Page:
By Peter Ivey

When I learned of the passing of the late multi-award-winning veteran journalist and Deputy CEO of the Jamaica Information Service (JIS) Mr. Ian Boyne last month, I immediately recalled my Sundays growing up in Jamaica. My typical Sunday included breakfast (ackee and saltfish or callaloo with boiled dumplings and yam), Church service followed by lunch (chicken, rice and peas, vegetables and carrot juice), the Hill and Gully Ride TV show, whose theme song is forever etched in my mind, and Profile. Profile was provocative, enlightening, motivational and moving as the program sought to highlight success stories of persons who have risen above extreme adversity and emerged triumphant against all odds. You might ask why was it important for me to paint a salivating picture of my Sunday meals if the article is about the late Ian Boyne—it is simple like my Sunday meals Profile was a staple on my Sunday menu.

Mr. Boyne was able to maintain this ½ hour TV show for 30 years, and this milestone was celebrated in March 2017. Profile was one of the longest running TV programs in Jamaica and at the time of its 25th anniversary, Mr. Boyne had already interviewed 1,300 remarkable guests. His very first was the late Carlton Alexander, former chairman and chief executive of GraceKennedy Limited. Other outstanding Jamaicans interviewed included former Miss World Lisa Hanna at age 18 and businessman Butch Stewart. WhereItzAt’s Publisher, Dr. Clive Williams, was also recently interviewed on Profile for his contributions to media in the areas of Radio, television and print as well as his leadership in civic and community life in New York. Boyne’s list of decorated interviewees stretched beyond Jamaica’s shores and included singer Dionne Warwick, actor Wesley Snipes and Leslie ‘Les’ Brown American motivational speaker and former politician to name a few.

My co-author and serial entrepreneur, Peter Ivey, has dreamt of being one of Boyne’s guests, in light of  his story – which has been filled with struggles such as depression, failures (over 5 unsuccessful businesses) and now growing success (Ivey is the CEO of The Reggae Chefs, Founder of Scattered Jamaica and a budding speaker).  Peter also grew up watching the program he calls the “sure sign of success for Jamaicans” and vividly remembers telling himself that one day he will be interviewed by Ian Boyne. This proved prophetic when in 2017 his name began floating around as a possible candidate for Profile. Ivey said, “I started to get knots in my stomach simply at the thought of being on Profile.  Such was the impact of Ian Boyne on my life. I may not get to be on Profile with the iconic Ian Boyne, but I had the opportunity to watch journalistic excellence at its best and be gifted with a goal to continue striving for excellence because having a bar of achievement is necessary for the days I felt like giving up.”

Facts, Chats and Views spoke with Lorraine Walker Mendez, the Manager for the Radio Department at JIS regarding the passing of Mr. Boyne ahead of the Christmas holidays. Walker Mendez who has been with JIS since 2006 said, “We’re coping as best we can. The festive season is not a factor per se, (for religious reasons, Mr. Boyne didn’t celebrate Christmas), particularly the December 25th commemoration of the birth of Jesus. We will remember him as supportive, intellectual and knowledgeable and a skillful negotiator/diplomat which enabled him to have the position of Chief State Liaison. He was able to skillfully maneuver discussions and write speeches for the Prime Ministers of successive administrations, regardless of which party formed the government.” We asked her to share one thing about Mr. Boyne that the typical person would not know and her response was rather unexpected. Walker Mendez said, “Mr. Boyne had a fear of flying so he has never traveled on an airplane before.” When we talked about the youth, Walker Mendez expressed that Mr. Boyne had a “healthy respect for young people, he was a big fan of young artists such as Etana, Cherine Anderson, and Chronixx among others.” The day after his passing, The Gleaner published an article entitled #IanBoyne Broke Social Media Sites-Youth React With Disbelief At Passing Of Veteran Journalist And Commentator and reported that “Young people, especially, joined in to pay tribute to the media veteran, many who did not meet him personally, but whose lives he, through his work, touched in unimaginable ways.” One young person shared, “Every ghetto yute one day did see dem self a smile up with Ian Boyne pon profile. He was a source of inspiration.” The respect Mr. Boyne had for youth was certainly mutual.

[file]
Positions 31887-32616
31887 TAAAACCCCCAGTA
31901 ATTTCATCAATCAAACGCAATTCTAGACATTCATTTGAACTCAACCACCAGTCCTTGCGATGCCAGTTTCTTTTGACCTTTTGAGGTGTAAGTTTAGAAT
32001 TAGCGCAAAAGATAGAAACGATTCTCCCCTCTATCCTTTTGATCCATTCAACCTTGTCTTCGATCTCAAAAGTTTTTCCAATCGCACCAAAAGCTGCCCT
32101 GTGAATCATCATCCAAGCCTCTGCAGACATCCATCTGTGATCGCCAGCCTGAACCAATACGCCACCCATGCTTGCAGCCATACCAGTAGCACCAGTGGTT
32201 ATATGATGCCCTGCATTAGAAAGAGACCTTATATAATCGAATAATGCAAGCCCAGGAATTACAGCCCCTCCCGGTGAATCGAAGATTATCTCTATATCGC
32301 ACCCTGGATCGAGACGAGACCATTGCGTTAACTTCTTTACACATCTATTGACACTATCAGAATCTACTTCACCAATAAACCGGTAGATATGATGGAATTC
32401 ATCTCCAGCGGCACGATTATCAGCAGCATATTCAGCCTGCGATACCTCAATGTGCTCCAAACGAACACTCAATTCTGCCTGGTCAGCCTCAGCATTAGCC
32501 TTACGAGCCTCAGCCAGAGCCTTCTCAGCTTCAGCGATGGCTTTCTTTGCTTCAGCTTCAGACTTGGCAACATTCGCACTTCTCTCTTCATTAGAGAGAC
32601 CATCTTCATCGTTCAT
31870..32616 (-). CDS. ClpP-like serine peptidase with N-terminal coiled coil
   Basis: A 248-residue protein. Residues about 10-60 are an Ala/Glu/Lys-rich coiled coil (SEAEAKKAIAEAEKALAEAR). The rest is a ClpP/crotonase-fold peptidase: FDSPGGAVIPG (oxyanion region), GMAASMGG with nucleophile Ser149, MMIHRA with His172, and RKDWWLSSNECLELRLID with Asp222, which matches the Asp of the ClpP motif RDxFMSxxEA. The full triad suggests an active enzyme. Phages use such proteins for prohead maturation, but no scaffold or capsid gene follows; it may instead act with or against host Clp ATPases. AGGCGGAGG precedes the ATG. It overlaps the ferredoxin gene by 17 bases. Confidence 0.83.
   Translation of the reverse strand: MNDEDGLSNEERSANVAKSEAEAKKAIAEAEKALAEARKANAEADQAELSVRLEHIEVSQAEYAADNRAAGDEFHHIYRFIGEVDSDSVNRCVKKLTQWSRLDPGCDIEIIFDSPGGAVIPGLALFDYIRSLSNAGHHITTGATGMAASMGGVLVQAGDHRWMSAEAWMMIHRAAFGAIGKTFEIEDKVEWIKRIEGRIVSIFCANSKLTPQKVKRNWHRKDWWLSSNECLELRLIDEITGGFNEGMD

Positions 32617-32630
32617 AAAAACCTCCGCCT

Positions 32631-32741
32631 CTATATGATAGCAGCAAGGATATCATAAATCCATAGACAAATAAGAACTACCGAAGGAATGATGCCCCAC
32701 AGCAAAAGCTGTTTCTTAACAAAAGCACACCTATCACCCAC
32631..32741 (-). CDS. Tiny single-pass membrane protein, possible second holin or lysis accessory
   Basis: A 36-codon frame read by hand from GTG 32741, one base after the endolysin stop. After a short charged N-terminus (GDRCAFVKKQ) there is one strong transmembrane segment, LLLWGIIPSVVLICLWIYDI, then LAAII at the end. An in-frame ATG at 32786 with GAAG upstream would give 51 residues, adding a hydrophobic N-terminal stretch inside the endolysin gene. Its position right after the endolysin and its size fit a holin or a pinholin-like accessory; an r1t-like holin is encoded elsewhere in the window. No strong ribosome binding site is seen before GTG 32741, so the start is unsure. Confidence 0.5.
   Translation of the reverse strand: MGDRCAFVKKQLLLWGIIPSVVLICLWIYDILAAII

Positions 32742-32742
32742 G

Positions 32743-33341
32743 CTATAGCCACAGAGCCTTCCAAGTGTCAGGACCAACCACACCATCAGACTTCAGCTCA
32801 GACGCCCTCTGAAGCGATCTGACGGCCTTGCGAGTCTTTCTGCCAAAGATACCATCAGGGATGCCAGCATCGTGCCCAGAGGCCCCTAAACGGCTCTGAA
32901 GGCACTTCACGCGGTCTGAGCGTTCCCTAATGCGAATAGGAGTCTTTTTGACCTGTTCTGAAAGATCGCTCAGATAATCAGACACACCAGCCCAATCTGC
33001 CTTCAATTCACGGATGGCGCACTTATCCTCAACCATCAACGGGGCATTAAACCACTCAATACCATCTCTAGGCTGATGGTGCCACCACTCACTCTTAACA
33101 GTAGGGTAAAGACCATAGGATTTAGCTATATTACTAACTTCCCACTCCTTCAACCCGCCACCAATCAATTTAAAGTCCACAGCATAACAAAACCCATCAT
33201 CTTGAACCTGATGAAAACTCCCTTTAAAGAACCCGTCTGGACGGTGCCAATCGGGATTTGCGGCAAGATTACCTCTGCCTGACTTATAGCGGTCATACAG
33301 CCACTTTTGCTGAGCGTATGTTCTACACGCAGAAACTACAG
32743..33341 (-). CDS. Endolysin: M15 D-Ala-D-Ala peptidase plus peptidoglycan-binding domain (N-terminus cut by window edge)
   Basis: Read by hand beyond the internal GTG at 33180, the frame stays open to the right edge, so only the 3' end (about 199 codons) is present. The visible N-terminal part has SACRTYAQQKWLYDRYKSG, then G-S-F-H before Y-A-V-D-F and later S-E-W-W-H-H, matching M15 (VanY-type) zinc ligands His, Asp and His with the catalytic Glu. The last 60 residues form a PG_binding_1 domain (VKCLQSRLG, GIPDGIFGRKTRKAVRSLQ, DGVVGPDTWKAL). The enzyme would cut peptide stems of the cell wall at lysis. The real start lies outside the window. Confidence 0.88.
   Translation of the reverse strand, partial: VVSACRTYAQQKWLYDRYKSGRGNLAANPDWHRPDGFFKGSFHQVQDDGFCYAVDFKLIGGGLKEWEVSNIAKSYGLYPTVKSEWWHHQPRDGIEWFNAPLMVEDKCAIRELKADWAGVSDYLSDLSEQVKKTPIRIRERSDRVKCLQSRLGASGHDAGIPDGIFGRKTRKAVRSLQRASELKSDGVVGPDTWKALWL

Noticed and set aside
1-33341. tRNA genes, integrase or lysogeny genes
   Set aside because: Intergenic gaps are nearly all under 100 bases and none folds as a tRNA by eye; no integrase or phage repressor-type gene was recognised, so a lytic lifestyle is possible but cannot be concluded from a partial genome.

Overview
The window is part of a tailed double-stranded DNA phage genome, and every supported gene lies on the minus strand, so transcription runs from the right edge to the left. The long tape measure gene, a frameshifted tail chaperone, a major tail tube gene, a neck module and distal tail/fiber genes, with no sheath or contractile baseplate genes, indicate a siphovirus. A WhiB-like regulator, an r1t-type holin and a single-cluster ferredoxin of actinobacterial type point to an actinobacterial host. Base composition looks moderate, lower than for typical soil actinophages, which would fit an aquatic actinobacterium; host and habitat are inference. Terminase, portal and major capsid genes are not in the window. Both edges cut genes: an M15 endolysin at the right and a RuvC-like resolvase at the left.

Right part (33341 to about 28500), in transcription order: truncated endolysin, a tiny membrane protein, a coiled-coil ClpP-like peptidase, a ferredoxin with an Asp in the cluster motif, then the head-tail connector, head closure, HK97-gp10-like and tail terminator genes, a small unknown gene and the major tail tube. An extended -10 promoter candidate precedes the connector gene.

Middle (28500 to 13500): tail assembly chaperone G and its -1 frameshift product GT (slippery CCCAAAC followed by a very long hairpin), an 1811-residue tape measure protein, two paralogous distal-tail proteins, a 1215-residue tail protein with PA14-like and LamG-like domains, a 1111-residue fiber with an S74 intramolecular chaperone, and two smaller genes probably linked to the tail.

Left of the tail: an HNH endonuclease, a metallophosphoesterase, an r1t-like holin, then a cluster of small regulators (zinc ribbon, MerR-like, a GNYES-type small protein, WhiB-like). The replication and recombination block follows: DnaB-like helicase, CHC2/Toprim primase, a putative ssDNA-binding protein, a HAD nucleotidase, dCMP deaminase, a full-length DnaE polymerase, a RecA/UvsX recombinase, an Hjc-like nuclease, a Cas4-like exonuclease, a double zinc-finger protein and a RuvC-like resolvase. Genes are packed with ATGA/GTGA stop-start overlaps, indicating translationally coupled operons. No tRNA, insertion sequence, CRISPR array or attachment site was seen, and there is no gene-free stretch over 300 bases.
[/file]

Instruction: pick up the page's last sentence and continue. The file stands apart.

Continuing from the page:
The February 19, 2012 Sunday Observer article entitled Profiling the indefatigable Ian Boyne – The longest program of its kind on local television by Patrick Foster revealed that Mr. Boyne loved clinical psychology and “conceptualized Profile to explore and expose the thinking behind successful individuals.” The article explained that Boyne “wanted to show what was different about them that brought them to the top of their game, what propelled them. [He] saw Profile as a means of inspiring people, to reach hundreds of thousands of people with the same message. [He] want[ed] them to know how they too can succeed…[because] Whatever the human mind can conceive and believe, it can achieve; that is the mantra of Profile.”

We salute you Ian Boyne. Your profile will be indelibly imprinted in our minds and hearts. It is our hope that your excellent work will be used to continue to motivate people across the globe as they pursue their dreams and their ideals of success despite life’s challenges.

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